In all synthetic tests the test file size is 1GB. AS can also determine the access time of the SSD, the access of which the drive is determined to read through the entire capacity of the SSD (Full Stroke). The write access test is only to be met with a 1 GB big test file. At the end of the tests three values for the read and write as well as the overall performance will be issued. In addition to the calculated values which are shown in MB/s, they are also represented in IO per seconds (IOPS).
Note: AS SSD is a great benchmark for many tests, but since Crystal Disk Mark covers a broader range of 4K tests and HD Tune Pro covering sequential speeds, we will only use the Copy Benchmark from AS SSD.
- Copy Benchmark
The most common use for a thumb drive is to copy and paste data to for short term storage and to transport the data from one place to another. In the AS SSD Copy test we are able to see how long it takes to move three common file formats.
We are starting to see a lot of USB 3.0 products hit the market. With NEC's recent price drop, more products will be coming out even faster. The most common USB 3.0 product has been 2.5 and 3.5" drive enclosures. Super Talent is one of the few companies taking advantage of USB 3.0's speed increase and applying the technology to thumb drives. When it comes to the data transfer performance, the Super Talent SuperCrypt is very fast given its category and competition. Being able to read data back at nearly 200MB/s is a long way from anything we have seen out of USB 2.0. The write speeds are about half of what read speeds are, but they are still three times faster than USB 2.0.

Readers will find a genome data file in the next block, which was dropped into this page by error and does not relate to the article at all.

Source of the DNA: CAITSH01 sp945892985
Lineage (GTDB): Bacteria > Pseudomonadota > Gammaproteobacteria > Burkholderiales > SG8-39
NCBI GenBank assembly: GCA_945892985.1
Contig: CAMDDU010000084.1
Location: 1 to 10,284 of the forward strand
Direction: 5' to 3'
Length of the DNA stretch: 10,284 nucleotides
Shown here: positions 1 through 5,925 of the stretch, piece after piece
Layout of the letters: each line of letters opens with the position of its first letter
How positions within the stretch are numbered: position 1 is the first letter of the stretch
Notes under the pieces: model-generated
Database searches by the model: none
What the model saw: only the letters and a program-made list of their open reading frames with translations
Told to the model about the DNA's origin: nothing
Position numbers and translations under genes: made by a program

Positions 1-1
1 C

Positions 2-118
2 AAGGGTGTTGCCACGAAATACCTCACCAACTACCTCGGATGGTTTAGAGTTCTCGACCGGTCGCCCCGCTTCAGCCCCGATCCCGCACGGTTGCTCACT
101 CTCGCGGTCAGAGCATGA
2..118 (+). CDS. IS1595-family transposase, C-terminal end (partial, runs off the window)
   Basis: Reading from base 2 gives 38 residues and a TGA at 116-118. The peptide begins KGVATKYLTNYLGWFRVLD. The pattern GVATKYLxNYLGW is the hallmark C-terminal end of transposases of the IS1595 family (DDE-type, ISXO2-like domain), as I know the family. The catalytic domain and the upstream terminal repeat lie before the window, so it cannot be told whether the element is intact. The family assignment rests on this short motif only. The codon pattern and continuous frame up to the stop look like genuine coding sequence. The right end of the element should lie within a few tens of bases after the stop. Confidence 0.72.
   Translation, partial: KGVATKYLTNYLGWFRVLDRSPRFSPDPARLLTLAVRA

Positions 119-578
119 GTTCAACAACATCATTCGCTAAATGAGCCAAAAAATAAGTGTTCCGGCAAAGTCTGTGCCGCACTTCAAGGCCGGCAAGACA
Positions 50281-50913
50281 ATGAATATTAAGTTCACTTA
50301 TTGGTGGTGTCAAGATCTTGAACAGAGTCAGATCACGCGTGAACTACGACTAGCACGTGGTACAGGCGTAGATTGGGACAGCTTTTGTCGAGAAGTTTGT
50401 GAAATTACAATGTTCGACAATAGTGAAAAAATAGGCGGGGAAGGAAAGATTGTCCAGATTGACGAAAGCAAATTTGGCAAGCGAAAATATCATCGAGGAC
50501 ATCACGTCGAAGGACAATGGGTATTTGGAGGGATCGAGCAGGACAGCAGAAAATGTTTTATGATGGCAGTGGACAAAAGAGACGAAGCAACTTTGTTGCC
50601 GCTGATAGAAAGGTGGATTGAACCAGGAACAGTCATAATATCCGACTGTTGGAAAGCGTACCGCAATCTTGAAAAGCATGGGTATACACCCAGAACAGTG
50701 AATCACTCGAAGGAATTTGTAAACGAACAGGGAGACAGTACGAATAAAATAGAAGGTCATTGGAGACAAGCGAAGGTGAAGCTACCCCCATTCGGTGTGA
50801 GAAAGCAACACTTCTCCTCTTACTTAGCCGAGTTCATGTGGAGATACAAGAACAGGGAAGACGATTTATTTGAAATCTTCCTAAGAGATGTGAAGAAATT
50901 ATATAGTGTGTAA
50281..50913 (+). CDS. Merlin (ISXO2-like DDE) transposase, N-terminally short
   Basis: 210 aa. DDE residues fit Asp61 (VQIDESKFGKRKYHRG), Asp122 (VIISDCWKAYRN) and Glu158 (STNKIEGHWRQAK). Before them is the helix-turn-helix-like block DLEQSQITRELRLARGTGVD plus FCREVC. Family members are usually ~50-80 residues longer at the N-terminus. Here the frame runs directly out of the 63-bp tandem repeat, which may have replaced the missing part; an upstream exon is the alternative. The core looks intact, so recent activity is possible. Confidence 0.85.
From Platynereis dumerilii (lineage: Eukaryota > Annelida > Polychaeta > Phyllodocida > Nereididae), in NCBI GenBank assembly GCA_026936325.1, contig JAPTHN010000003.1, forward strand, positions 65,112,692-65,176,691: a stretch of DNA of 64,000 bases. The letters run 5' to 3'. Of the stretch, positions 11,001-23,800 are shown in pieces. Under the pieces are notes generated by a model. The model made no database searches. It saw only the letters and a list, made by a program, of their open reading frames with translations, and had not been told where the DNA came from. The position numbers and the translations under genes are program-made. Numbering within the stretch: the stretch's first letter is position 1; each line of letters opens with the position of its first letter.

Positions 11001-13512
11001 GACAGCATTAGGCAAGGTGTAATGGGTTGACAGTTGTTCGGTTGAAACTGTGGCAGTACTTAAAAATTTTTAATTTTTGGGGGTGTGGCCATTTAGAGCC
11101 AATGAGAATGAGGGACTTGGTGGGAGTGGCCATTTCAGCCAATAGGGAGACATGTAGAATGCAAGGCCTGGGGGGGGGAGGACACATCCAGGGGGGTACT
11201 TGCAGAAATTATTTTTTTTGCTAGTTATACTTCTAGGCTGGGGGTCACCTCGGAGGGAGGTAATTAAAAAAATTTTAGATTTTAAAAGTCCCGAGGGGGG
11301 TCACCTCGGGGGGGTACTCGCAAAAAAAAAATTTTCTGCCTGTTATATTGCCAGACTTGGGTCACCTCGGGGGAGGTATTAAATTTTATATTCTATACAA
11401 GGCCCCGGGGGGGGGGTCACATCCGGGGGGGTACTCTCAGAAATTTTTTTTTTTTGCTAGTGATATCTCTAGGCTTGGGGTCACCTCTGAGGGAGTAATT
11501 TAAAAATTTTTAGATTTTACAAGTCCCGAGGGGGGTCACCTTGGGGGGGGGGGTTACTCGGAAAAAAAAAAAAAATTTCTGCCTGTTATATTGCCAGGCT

Users looking for both speed and security will find both needs met with the SuperCrypt. With two models available, the first featuring 128bit encryption and the second offering 256bit encryption, you can even choose the level of security needed.
Of course, all of this technology comes at a high cost. The 32GB SuperCrypt that we reviewed here today is available now from Amazon for 170.24 USD. The drive is large enough to hold a lot of data and is capable of delivering that data at very fast speeds. Users looking for even more storage can choose to purchase the 64, 128 or even a massive 256GB model. If you just want the speed and the security and can live with less space, Super Talent also offers a 16GB model in the 128bit encryption category.
The only fault that we found with our sample was the plastic housing. At this price, we feel the drive should be a little more robust. I don't mean titanium or carbon fiber (although that would be really nice) but having a little bit of metal would help the drive survive being closed in a door or any number of accidents that I have actually had happen with a thumb drive before.